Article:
Ann Taylor

Combo was brought in-house to freshen up the legacy brand Ann Taylor in order to better appeal to younger, fully plugged-in professionals. The Combo approach was to modernize the brand and remove the unnecessary elements to create a minimal and muted visual language that was both sophisticated and accessible.

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Photography produced by Ann Taylor

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Appealing to a More Casual Professional

Understanding Shifting Workplace Expectations

After half a century of designing business fashion, Ann Taylor was looking to modernize its brand to appeal to younger generations entering the professional workplace—which was itself evolving. There was a call for business fashion overall to shift emphasis from corporate hierarchy and power suits to a more casual, at-ease environment that allowed for better balance between work and social life. Being a legacy brand quite established in the category, Ann Taylor hired Combo to execute a brand update that could expand its consumer base to the millennial professional and reinforce its standing in contemporary business fashion.

© Millennial women are the largest female workforce in history. For the Silent Generation (those born between 1928 and 1945), that number was significantly lower, with 40% of women employed and 58% not participating in the workforce. The situation was slightly improved for baby boomers, with 66% of females working and 28% not participating in the labor force.

Strategy Development

Combo developed the brand around the casualization of professional attire. This aligned with the new trends and changing attitudes toward the workplace that shaped younger millennial professionalism. Ann Taylor’s refreshed brand would need to reflect and respond to the realities of a multidimensional day. Messaging needed to embrace not only the transition from work to post-work social and personal life, but also all the different dimensions and modes one needs to navigate throughout the day.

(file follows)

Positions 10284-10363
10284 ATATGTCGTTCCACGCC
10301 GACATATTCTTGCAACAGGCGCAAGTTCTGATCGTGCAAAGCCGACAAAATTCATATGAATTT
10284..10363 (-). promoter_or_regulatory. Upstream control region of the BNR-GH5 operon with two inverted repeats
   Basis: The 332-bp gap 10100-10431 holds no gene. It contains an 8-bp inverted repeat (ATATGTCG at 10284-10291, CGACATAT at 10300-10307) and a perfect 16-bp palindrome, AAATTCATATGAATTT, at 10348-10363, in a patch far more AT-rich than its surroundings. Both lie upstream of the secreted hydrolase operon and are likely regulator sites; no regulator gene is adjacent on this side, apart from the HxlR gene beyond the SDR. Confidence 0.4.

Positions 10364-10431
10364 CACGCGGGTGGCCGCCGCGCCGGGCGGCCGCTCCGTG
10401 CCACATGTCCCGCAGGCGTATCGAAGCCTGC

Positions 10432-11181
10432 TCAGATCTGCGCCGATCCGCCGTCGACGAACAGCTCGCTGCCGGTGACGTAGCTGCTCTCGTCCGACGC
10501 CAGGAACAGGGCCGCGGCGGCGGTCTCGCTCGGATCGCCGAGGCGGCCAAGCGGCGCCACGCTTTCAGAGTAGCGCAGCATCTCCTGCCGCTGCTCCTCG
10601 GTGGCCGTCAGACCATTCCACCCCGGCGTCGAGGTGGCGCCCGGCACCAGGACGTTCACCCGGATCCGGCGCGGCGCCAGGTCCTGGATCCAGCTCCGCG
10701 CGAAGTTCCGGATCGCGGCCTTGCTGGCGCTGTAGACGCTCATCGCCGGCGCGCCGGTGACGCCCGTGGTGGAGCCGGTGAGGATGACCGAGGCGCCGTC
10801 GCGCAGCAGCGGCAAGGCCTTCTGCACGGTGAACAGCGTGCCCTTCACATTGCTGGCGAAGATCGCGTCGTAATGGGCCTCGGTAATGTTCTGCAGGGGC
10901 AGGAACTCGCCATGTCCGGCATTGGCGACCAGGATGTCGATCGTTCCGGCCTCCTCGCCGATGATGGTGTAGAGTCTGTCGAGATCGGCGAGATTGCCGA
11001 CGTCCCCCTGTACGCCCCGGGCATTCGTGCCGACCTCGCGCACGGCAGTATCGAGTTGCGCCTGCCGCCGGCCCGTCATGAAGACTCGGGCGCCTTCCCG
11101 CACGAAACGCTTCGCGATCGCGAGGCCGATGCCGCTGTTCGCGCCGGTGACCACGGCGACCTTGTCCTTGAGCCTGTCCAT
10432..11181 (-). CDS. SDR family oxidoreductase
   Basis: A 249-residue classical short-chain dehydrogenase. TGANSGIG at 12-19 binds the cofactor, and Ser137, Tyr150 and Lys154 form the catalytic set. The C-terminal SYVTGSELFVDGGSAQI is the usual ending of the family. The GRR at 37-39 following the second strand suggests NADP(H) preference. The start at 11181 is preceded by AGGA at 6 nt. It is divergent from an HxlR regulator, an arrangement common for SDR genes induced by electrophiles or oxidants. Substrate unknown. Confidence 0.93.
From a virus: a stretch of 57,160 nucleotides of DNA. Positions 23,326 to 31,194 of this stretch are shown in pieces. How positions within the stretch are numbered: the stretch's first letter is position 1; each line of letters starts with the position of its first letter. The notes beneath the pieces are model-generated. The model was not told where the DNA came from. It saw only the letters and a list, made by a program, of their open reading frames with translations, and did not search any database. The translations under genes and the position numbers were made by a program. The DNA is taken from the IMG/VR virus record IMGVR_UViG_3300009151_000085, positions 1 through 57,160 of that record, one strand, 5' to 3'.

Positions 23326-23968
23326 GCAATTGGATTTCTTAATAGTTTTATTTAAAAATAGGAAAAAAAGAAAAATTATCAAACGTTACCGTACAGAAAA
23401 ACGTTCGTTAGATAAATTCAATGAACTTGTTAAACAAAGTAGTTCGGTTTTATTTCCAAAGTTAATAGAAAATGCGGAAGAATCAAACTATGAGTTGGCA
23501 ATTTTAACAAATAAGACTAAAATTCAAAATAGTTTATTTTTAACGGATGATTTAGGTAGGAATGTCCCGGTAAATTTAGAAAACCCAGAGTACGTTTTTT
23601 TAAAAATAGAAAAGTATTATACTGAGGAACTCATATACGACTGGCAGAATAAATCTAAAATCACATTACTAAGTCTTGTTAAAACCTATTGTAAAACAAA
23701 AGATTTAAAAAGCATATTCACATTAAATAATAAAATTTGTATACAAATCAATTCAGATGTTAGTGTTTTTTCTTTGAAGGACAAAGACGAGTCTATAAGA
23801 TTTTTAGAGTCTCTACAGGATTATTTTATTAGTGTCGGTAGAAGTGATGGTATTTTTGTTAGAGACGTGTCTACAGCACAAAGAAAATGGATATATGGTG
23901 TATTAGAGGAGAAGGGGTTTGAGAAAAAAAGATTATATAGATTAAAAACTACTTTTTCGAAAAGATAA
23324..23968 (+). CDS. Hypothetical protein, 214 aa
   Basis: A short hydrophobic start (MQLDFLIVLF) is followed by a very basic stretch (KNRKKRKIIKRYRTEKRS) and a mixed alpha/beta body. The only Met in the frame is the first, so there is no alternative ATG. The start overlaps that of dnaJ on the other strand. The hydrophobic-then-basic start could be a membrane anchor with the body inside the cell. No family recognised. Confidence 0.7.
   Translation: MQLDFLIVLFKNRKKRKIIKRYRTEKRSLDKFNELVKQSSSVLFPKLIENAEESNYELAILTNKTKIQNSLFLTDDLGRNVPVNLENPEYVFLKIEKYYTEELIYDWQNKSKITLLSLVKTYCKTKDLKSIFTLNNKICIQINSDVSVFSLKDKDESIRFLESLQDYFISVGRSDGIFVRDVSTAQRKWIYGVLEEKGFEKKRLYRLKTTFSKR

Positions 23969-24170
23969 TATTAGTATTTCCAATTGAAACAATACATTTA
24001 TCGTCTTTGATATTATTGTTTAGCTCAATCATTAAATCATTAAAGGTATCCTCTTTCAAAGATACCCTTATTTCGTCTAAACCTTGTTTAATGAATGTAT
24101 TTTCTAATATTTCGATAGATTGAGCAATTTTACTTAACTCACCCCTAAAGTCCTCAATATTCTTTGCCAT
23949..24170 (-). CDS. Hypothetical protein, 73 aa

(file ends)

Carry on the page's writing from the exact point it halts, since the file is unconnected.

Designing for Millennial Professionalism

The Combo design team blended aesthetic inspirations from formality and professionalism with more modern gestures of ease and casualness. This came through elements in the design system, such as patterning that balanced the look of a formal monogram with the playful feel of a party print, and photographic treatments that paired portraiture with casual poses. The guiding principle was flexibility within an established brand world, with a contemporary design system able to accommodate it.

Establishing Millennial Pink

With a design system meant to encompass a range of moods, Combo designers took the brand color—pink—and pulled out varying shades. From blush pink to flirtier undertones of peach, from paler shades to ones that pop, a set of eight kinds of pink was curated to signal the multiple modes that today’s young professional moves though within the work day and beyond—buttoned up, business casual, athletic, social. Similarly, five different typefaces were chosen. While such a range is atypical for brand typography, this choice was strategically aligned to bring together the playful and serious notes in a contemporary way.

Softer than bubble-gum and bolder than pastel, the hue has been mentioned over 32,000 times online in 2017.
Digiday